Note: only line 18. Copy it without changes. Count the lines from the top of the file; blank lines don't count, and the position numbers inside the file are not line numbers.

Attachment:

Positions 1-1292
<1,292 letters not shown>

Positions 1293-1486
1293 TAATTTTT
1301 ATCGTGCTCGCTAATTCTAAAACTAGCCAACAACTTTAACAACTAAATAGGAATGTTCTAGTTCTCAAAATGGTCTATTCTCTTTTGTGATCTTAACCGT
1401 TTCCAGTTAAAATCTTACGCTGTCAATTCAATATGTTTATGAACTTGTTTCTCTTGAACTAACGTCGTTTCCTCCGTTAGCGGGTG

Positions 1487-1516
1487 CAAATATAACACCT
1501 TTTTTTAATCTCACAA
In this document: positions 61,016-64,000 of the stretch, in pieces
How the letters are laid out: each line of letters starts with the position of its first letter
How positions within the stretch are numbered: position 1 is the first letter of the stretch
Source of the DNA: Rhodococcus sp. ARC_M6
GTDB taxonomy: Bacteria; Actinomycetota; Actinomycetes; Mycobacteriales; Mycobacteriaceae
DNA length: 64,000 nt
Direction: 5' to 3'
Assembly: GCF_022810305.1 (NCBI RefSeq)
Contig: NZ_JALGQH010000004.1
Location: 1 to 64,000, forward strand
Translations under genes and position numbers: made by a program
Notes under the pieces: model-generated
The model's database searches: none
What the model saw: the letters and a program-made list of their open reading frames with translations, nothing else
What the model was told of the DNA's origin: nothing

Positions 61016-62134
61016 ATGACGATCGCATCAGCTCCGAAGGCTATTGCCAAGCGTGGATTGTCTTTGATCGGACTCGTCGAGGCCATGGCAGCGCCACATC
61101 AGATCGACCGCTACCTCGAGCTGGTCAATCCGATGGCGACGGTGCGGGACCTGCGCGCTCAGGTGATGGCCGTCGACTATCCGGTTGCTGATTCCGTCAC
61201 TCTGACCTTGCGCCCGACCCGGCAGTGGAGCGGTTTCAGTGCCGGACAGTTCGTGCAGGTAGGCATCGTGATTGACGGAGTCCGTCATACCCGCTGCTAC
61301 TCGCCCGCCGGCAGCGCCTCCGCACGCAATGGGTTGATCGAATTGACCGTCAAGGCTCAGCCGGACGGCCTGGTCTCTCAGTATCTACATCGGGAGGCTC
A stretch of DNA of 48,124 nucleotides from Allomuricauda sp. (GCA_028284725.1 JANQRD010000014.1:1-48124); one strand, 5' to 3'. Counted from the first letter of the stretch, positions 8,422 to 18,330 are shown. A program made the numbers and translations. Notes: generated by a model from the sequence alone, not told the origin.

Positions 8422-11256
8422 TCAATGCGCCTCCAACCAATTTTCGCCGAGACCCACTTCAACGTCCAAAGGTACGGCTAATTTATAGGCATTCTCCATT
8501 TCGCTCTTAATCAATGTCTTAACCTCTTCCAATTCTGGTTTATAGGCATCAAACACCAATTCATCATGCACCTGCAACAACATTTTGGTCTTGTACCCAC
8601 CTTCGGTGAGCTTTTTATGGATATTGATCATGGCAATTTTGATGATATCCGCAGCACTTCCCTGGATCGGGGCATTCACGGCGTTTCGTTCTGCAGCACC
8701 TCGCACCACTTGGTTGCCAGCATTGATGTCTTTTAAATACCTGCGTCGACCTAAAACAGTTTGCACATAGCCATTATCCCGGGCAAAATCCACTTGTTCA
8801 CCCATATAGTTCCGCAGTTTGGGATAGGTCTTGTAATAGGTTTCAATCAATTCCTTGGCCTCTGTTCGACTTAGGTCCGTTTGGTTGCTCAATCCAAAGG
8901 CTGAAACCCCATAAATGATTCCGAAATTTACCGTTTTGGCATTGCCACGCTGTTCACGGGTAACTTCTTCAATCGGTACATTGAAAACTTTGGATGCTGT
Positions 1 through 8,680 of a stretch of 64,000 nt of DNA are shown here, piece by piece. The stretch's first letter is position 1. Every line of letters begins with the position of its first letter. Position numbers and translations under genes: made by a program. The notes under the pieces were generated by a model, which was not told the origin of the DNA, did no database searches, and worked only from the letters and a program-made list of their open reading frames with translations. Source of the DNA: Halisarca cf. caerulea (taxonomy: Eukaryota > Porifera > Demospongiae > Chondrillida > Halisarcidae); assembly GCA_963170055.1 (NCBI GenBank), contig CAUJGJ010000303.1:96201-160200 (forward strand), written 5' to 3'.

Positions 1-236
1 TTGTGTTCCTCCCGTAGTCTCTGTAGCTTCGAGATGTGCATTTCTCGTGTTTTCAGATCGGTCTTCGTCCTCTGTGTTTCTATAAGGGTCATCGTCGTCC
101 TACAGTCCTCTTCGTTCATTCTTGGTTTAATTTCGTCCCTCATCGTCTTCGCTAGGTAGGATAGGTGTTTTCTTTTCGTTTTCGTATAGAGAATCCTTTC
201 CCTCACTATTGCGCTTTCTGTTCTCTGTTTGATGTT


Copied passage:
Contig: NZ_JALGQH010000004.1